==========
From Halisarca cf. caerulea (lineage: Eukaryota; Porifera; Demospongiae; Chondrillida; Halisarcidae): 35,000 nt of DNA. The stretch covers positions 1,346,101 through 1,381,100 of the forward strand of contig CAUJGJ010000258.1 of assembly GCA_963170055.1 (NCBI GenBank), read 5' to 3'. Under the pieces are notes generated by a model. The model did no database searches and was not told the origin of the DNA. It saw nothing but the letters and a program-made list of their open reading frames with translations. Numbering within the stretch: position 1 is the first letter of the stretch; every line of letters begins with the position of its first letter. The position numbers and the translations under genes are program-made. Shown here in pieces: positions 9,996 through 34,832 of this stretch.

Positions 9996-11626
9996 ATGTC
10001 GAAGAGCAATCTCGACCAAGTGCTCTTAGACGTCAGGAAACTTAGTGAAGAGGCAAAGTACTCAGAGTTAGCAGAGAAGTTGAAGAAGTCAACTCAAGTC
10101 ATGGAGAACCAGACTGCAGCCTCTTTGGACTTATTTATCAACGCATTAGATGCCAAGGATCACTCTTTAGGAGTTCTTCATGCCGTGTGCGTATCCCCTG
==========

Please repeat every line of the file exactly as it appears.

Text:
From Halisarca cf. caerulea (lineage: Eukaryota; Porifera; Demospongiae; Chondrillida; Halisarcidae): 35,000 nt of DNA. The stretch covers positions 1,346,101 through 1,381,100 of the forward strand of contig CAUJGJ010000258.1 of assembly GCA_963170055.1 (NCBI GenBank), read 5' to 3'. Under the pieces are notes generated by a model. The model did no database searches and was not told the origin of the DNA. It saw nothing but the letters and a program-made list of their open reading frames with translations. Numbering within the stretch: position 1 is the first letter of the stretch; every line of letters begins with the position of its first letter. The position numbers and the translations under genes are program-made. Shown here in pieces: positions 9,996 through 34,832 of this stretch.

Positions 9996-11626
9996 ATGTC
10001 GAAGAGCAATCTCGACCAAGTGCTCTTAGACGTCAGGAAACTTAGTGAAGAGGCAAAGTACTCAGAGTTAGCAGAGAAGTTGAAGAAGTCAACTCAAGTC
10101 ATGGAGAACCAGACTGCAGCCTCTTTGGACTTATTTATCAACGCATTAGATGCCAAGGATCACTCTTTAGGAGTTCTTCATGCCGTGTGCGTATCCCCTG